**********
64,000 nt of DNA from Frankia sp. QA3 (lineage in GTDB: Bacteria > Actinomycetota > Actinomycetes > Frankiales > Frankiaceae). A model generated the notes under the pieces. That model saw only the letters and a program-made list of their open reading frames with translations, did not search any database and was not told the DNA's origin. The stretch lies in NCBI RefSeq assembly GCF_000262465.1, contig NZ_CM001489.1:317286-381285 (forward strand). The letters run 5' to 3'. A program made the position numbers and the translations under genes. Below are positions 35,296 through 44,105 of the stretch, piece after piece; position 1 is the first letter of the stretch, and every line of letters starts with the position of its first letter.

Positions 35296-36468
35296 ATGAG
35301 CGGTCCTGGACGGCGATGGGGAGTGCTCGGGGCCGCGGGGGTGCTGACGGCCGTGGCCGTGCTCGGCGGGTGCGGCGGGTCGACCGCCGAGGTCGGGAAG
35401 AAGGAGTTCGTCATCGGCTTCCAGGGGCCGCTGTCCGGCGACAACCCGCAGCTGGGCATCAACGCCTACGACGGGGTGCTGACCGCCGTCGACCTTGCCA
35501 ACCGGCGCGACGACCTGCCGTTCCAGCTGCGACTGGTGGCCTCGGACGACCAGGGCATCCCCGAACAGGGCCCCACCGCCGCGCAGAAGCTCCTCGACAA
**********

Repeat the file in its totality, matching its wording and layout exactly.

64,000 nt of DNA from Frankia sp. QA3 (lineage in GTDB: Bacteria > Actinomycetota > Actinomycetes > Frankiales > Frankiaceae). A model generated the notes under the pieces. That model saw only the letters and a program-made list of their open reading frames with translations, did not search any database and was not told the DNA's origin. The stretch lies in NCBI RefSeq assembly GCF_000262465.1, contig NZ_CM001489.1:317286-381285 (forward strand). The letters run 5' to 3'. A program made the position numbers and the translations under genes. Below are positions 35,296 through 44,105 of the stretch, piece after piece; position 1 is the first letter of the stretch, and every line of letters starts with the position of its first letter.

Positions 35296-36468
35296 ATGAG
35301 CGGTCCTGGACGGCGATGGGGAGTGCTCGGGGCCGCGGGGGTGCTGACGGCCGTGGCCGTGCTCGGCGGGTGCGGCGGGTCGACCGCCGAGGTCGGGAAG
35401 AAGGAGTTCGTCATCGGCTTCCAGGGGCCGCTGTCCGGCGACAACCCGCAGCTGGGCATCAACGCCTACGACGGGGTGCTGACCGCCGTCGACCTTGCCA
35501 ACCGGCGCGACGACCTGCCGTTCCAGCTGCGACTGGTGGCCTCGGACGACCAGGGCATCCCCGAACAGGGCCCCACCGCCGCGCAGAAGCTCCTCGACAA